During Enrique Peña Nieto’s successful campaign for president and during the first months of his administration, beginning in December 2012, he vowed that his government would end the close relationship between Mexican and United States security programs, halting the “perp walks” of captured drug lords and their lieutenants before television cameras.
A Peña Nieto government, he declared, would concentrate on recharging Mexico’s economy to secure its rightful place among the world’s middle-class nations.
Reality swiftly chewed apart such fantasies. First signs came quickly: U.S. security forces helped the new administration capture or kill several drug cartel heavyweights or their top lieutenants. Parading captured “capos” before the public media returned dramatically. And by last month the equally dramatically uncharged Mexican economy was sagging badly.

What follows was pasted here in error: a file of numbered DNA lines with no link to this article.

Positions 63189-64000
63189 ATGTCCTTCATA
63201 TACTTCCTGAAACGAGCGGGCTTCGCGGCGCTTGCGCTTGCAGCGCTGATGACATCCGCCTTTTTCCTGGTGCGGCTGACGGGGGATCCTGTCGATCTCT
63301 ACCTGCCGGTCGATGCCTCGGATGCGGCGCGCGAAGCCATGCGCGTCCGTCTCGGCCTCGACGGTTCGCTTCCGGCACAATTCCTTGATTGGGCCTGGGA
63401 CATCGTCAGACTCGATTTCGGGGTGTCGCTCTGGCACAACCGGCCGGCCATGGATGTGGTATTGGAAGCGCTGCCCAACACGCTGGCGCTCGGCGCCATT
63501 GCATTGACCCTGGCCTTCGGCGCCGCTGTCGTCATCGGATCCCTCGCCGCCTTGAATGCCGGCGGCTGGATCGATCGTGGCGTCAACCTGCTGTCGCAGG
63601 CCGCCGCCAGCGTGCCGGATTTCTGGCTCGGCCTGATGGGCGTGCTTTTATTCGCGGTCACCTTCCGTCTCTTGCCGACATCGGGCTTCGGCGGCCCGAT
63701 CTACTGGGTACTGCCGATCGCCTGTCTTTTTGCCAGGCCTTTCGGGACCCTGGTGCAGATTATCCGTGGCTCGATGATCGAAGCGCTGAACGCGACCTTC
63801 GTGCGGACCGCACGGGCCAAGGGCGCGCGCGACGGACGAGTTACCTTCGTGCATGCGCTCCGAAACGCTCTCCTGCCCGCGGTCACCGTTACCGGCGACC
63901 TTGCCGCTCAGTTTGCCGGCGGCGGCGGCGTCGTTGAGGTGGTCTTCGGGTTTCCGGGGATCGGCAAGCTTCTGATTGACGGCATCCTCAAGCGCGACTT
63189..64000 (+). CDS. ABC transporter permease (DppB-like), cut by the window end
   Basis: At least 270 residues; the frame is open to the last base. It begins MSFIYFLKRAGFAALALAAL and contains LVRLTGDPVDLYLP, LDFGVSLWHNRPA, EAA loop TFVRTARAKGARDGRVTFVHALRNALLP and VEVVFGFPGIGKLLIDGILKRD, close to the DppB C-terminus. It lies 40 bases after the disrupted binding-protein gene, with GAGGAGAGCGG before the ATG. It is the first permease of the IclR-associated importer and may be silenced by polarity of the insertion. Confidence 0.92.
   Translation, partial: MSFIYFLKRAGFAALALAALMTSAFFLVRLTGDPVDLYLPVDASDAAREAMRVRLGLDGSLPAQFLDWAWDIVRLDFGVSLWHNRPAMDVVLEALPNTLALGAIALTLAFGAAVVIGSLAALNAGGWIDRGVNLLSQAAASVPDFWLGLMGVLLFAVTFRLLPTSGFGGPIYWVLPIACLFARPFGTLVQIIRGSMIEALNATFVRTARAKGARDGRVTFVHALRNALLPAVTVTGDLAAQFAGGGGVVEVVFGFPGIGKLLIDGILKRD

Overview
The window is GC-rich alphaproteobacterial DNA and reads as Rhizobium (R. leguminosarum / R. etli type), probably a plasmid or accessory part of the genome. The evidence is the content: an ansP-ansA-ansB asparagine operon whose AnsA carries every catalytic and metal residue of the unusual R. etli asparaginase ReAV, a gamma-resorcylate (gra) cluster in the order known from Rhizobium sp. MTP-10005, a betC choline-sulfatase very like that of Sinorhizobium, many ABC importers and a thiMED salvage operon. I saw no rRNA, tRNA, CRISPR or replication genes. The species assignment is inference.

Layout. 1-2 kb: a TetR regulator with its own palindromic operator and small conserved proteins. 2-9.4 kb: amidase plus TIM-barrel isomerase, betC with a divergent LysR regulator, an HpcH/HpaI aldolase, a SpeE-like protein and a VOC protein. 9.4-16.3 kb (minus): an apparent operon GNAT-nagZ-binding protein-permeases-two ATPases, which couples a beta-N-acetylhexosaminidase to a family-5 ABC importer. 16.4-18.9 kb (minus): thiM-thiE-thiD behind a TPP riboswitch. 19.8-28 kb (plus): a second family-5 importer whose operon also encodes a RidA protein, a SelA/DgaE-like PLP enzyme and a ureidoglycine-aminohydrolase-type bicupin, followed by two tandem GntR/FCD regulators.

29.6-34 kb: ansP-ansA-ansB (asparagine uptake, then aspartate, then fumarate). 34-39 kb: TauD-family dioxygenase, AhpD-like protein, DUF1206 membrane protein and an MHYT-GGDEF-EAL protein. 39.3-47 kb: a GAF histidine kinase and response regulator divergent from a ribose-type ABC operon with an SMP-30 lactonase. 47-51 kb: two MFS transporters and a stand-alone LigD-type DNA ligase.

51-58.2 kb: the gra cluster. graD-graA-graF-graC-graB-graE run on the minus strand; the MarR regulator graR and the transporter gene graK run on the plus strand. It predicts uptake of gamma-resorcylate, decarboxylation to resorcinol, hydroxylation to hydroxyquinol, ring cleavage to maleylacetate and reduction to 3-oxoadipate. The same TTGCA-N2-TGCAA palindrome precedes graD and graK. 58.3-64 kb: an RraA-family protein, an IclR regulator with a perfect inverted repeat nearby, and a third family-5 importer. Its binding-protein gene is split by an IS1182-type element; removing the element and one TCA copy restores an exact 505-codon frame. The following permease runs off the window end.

Mexico’s central bank governor, Agustin Carstens, said May 23 that the nation’s economy will expand only 2.7 percent this year, rather than the government’s forecasted 3.9 percent, a number that had been widely viewed with skepticism.
The just ended first quarter growth for 2014 was 1.8 percent, Mexican officials said. This comes on the heels of the administration-embarrassing expansion of just 0.7 percent in the fourth quarter of 2013. However, Reuters news agency reported Monday, June 2, that the economy grew only 0.3 percent in the first quarter of 2014.